Practicing Forgiveness in the Midst of Resentment – Br. Jack Crowley 

Matthew 18:21-35 

If you came here tonight expecting some lighthearted readings, I’m sorry to disappoint. You know things are serious when Jesus starts using words like prison and torture. So, what’s the cause of such gravity? 

Forgiveness. Jesus is talking about forgiveness. In our Gospel tonight, Jesus frames forgiveness in serious and powerful tones.  

We know the power of forgiveness. We know this already in our hearts. We know what an amazing feeling it is to forgive and be forgiven. We know those awesome moments of reconciliation when friends heal rifts and grow stronger. 

We also all know the power of resentments. Resentments have the power to strangle moments of joy out of our lives. Resentments have the power to keep us up at night, fuming in our beds. Resentments have the power to harden our hearts and make us into people we don’t want to be.  Read More

Called and Sent: Becoming Apostles – Br. Keith Nelson

St. Andrew the Apostle

Deuteronomy 30:11-14;
Romans 10:8b-18;
Matthew 4:18-22

In the Eastern Church, St. Andrew is known by the title Protokletos: St. Andrew, the First-Called.

In this first week of Advent, the first week of the liturgical year, today’s feast provides a simple but profound opportunity to return to first principles.

In a contemplative spirit, we can pause to reconsider some fundamental questions about what it means to be called by Jesus, and what it means to be sent.

Through whom did Jesus first call you? Read More

Best Gifts – Br. Luke Ditewig

Br. Luke Ditewig

Clement of Rome

Luke 6:37-45

You’ll get what you give, Jesus says. Forgive and be forgiven. Judge and be judged. Compassion. Accusation. There’s reciprocity in relationship. Don’t give what you don’t want to get, especially with feedback, correction, or teaching, acknowledge your own needs. Keep at own work first. “Take the log out of your own eye so you can even rightly see the speck in your neighbor’s.” You might need help. Logs are heavy. Jesus gives a direct word because community is hard work. We need each other. It’s easy to find fault, to hold onto hurt, distance, and cut off.

Today we remember Clement of Rome, an early church leader. There was division at the church in Corinth when some younger leaders convinced the whole to remove the ruling elders. Clement wrote a pastoral letter calling the community to stick it out and abide together, to keep and listen to its elders. Clement called for maintaining hierarchy and for balance with mutuality. For a couple centuries, some included Clement’s Letter to the Corinthians in the New Testament. Clement wrote: “All work together and are mutually subject for the preservation of the whole body.” Read More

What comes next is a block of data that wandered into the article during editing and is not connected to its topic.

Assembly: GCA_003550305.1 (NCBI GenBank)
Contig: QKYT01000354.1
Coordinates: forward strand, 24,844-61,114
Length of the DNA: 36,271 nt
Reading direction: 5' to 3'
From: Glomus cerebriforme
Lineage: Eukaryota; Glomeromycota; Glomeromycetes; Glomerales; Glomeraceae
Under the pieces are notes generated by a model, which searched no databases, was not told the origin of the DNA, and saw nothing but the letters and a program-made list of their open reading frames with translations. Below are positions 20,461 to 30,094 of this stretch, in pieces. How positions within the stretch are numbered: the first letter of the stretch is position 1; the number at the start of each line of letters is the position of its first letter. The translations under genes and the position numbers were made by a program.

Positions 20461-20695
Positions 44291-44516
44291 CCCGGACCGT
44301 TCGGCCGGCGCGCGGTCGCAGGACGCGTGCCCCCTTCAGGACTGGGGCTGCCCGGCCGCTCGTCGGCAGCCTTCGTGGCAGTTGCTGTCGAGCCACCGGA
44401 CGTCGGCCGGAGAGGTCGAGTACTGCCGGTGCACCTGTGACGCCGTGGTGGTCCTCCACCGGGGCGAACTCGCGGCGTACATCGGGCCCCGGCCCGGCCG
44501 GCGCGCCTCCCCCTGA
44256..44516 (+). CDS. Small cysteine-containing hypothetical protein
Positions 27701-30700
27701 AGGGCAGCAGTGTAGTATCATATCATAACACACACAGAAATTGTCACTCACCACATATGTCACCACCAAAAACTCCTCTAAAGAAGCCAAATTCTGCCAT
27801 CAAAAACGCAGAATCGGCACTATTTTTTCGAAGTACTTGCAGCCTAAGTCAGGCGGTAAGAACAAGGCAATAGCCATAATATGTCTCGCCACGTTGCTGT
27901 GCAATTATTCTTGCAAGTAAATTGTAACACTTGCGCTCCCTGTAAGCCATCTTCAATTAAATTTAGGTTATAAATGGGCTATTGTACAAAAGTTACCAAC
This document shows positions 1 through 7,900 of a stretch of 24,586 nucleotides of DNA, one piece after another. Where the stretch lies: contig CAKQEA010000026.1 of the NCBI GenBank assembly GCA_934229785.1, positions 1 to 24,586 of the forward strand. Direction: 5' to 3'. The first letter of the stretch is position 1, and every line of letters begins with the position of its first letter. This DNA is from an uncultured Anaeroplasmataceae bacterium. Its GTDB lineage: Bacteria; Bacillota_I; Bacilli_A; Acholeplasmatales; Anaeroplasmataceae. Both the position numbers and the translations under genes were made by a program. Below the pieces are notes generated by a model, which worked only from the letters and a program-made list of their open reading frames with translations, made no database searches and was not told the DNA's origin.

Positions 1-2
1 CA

Conflict – Br. Jack Crowley

Mark 10:35-45

Jesus had twelve Disciples to manage. That means everyday he had twelve personalities to deal with, twelve opinions to listen to, twelve sets of emotional baggage to unpack, and twelve different backgrounds to understand. Jesus and his Disciples were not working remotely. This was not a Monday through Friday, nine to five gig. They were together all the time, and as our Gospel lesson today shows us, they did not always get along.

One might think that having the Son of God as the leader of the Disciples would prevent any conflict from arising. The Gospels show us that this is simply not the case. Despite witnessing Jesus’s miracles firsthand and having front row seats to his preaching, the Disciples still occasionally argued like children fighting over who gets to sit in the front seat of the car.

The drama of our Gospel lesson this morning centered on the Disciples James and John Zebedee. James and John were biological brothers. They were fishermen by trade who famously walked away from their job in the middle of a workday when they first called by Jesus.   Read More

The Radical Practice of Enclosure – Br. James Koester

Br. James Koester

My parents would certainly never have used the word enclosure, nor thought that the practice they were inculcating in their children was a monastic practice, but growing up I lived in a house that lived, to a certain extent, by a limited rule of enclosure.

One of the ways we practiced this was that our bedrooms were off limit to our friends. Bedrooms were not regarded as play areas, and while we could play there quietly on our own, we could not invite our friends into them. We entertained our friends in the living room or the basement, but not in our bedrooms. I was always a little uncomfortable when visiting a friend’s house to be invited into their bedrooms. I had the feeling that I shouldn’t be there. Read More